It is agreed that the Secretary of State has no power to make general compensation regulations under Section 60(2). This power still continues to be exercised by the Minister of Housing and Local Government or such other Ministers as are determined by the Treasury. But Article 54 of the Cardiff Order and Article 54 of the Newport Order were made under Section 60(1) of the Local Government Act, 1958, when read with Section 23 and Section 38. This power was transferred to the Secretary of State for Wales and it does enable him to make the specific provision contained in Article 54 to deal with the application of these general regulations to the circumstances of the case.

I have said that my right hon. Friend and I cannot agree to the deferment of the Order, and I hope that the House will agree that it should now he accepted.

11.18 p.m.

Mr. Graham Page (Crosby)

I am grateful to the Minister for referring to a point which I raised on a previous occasion, whether there was power legally to make a regulation such as is contained in Article 54 of this Order. It is the most roundabout way to acquire the legal power to make the Order, but I am grateful to him for explaining it.

May I, however, refer to a matter more of principle, not in connection with Article 54 but in connection with the Order as a whole. It is unfortunate that this Order is brought before the House when the Royal Commission is sitting to consider the whole subject of local government both in England and Wales.

Mr. Probert

The hon. Member is not correct. The Royal Commission is considering local government only in England.

Mr. Crosby

But it may well bring forward principles of local government which will apply both in England and in Wales and for that reason it is unfortunate that the Order should come forward at this stage, particularly having regard to the fact that the recommendation upon which this Order is based was made as long ago as 1962. The Local Government Commission for Wales, in its Report, submitted proposals for Wales in December, 1962. That Report came before the House at that time. The Commission then said, on page 149: Since we decided upon our draft proposals"— I pause there; the proposals were similar to those contained in the present Order— there have been four main developments. The Ministry of Housing and Local Government in conjunction with the planning authorities in South Wales have commenced a study of the main planning problem of the area as a whole. This survey will undoubtedly cover the nature and extent of the need for housing land… This was one of the considerations, and it went on to many others.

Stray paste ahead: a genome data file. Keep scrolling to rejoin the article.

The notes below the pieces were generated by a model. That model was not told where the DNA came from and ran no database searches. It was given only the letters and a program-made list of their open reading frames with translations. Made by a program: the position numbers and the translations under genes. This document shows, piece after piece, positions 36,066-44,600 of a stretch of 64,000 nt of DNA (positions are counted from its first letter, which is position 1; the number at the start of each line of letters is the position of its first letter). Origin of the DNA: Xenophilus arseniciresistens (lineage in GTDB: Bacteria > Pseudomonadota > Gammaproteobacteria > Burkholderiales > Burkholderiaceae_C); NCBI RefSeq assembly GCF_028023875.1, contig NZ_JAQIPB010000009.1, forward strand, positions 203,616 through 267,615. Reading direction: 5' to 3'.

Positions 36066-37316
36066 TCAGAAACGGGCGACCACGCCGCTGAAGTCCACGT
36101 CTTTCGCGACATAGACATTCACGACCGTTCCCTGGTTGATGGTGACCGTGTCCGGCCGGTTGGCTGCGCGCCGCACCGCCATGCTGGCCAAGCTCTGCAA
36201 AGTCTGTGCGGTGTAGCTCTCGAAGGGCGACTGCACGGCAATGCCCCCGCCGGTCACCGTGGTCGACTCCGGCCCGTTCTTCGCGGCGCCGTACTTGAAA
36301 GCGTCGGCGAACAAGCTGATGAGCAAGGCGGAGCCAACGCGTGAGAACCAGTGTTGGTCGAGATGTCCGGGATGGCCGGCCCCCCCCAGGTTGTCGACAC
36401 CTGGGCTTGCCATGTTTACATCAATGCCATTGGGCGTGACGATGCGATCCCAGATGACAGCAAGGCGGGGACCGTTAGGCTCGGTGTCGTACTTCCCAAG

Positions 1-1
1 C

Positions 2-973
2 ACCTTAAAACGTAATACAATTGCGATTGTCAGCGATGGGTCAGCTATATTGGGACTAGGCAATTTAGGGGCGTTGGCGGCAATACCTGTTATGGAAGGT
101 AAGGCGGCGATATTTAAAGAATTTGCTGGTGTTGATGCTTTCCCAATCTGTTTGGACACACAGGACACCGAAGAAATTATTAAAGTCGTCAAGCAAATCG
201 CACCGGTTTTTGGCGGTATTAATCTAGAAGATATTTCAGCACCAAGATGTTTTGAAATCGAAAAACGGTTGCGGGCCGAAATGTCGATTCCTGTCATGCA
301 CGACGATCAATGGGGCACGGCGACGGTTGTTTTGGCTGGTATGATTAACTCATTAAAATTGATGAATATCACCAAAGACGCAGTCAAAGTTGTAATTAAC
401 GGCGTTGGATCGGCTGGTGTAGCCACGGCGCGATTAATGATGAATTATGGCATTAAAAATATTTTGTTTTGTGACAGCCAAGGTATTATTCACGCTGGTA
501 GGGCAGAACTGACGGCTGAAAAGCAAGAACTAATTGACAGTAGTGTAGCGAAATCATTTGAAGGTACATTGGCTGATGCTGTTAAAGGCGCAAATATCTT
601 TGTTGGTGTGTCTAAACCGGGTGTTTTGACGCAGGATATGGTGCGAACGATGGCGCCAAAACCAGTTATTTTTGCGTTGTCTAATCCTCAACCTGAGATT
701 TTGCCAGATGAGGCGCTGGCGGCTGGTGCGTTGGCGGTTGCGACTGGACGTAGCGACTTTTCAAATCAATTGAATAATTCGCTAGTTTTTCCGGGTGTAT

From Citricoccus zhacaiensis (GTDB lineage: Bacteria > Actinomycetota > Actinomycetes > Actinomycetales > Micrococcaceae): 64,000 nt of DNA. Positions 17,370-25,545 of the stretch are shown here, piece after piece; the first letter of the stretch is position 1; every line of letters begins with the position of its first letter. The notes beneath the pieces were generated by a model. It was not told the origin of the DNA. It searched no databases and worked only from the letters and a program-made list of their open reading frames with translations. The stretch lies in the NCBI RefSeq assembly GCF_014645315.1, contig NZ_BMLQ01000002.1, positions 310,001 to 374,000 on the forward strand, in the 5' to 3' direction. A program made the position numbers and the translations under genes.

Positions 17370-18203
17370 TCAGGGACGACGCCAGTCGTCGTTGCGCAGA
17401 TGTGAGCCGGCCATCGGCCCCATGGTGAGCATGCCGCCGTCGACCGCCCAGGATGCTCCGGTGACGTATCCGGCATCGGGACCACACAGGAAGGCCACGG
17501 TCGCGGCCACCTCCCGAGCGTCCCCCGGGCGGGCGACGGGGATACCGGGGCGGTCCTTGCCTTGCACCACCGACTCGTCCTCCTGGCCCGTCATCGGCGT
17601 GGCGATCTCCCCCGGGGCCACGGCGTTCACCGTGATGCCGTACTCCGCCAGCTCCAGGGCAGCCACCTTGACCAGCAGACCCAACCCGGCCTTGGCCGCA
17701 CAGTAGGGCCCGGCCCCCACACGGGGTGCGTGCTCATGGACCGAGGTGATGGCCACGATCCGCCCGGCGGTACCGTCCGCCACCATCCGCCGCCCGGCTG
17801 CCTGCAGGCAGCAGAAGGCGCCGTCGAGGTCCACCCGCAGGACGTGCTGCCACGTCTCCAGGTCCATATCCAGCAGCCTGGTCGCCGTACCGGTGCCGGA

At that time, in 1962, the Local Government Commission for Wales was uncertain about its recommendations and it set them out in the Report. It was uncertain because the Ministry was carrying out further investigations. Indeed, on the next page, 150, the Commission said: We should have preferred not to have come to a decision before the Minister has completed his investigations into the planning problem of the South Wales area. Many years have elapsed since 1962, and now, on the eve, as it were, of the Royal Commission setting down certain principles of local government throughout the country this Order is brought before the House.

The hon. Gentleman said that this does not prejudice further reorganisation, but surely that is a very naive statement. If the Order is made it is unlikely that it will be altered later when the Commission makes its recommendations. Undoubtedly, whatever he may say, this is going to prejudice future arrangements. No Government, whether the present Government, or that to come when the Opposition—I hope, shortly—will be in their position on the other side of the Chamber, are likely to alter Orders of this sort, whatever recommendations there may be from the Royal Commission. Therefore, I think it must prejudice the future. The very fact that the Commission showed doubts and that subsequently the Royal Commission has been appointed makes it most inopportune for this Order to be brought before the House at this time.

11.25 p.m.

Mr. Ifor Davies

By leave of the House, may I speak again, to say to the hon. Gentleman the Member for Crosby (Mr. Graham Page) that I took advantage of the opportunity to clarify the point he made on the last occasion on a legal matter. Frankly, the hon. Gentleman has rather disappointed me, because I thought that he would have raised some more obscure legal points. He has not taken advantage of that opportunity tonight. Instead, he has repeated what was said by other speakers.

I am bound myself, therefore, to repeat what I said earlier, that my right hon. Friend is satisfied that there is nothing in this Order—I say it with emphasis—which will prejudice decision on the wider issues of local government reorganisation now under examination. The plain fact is that Cardiff needs this Order now, as I have explained in detail, and that further investigations are relating to the long term. For these reasons, I say, once again, that I hope that the House will approve the Order.

Question put and negatived.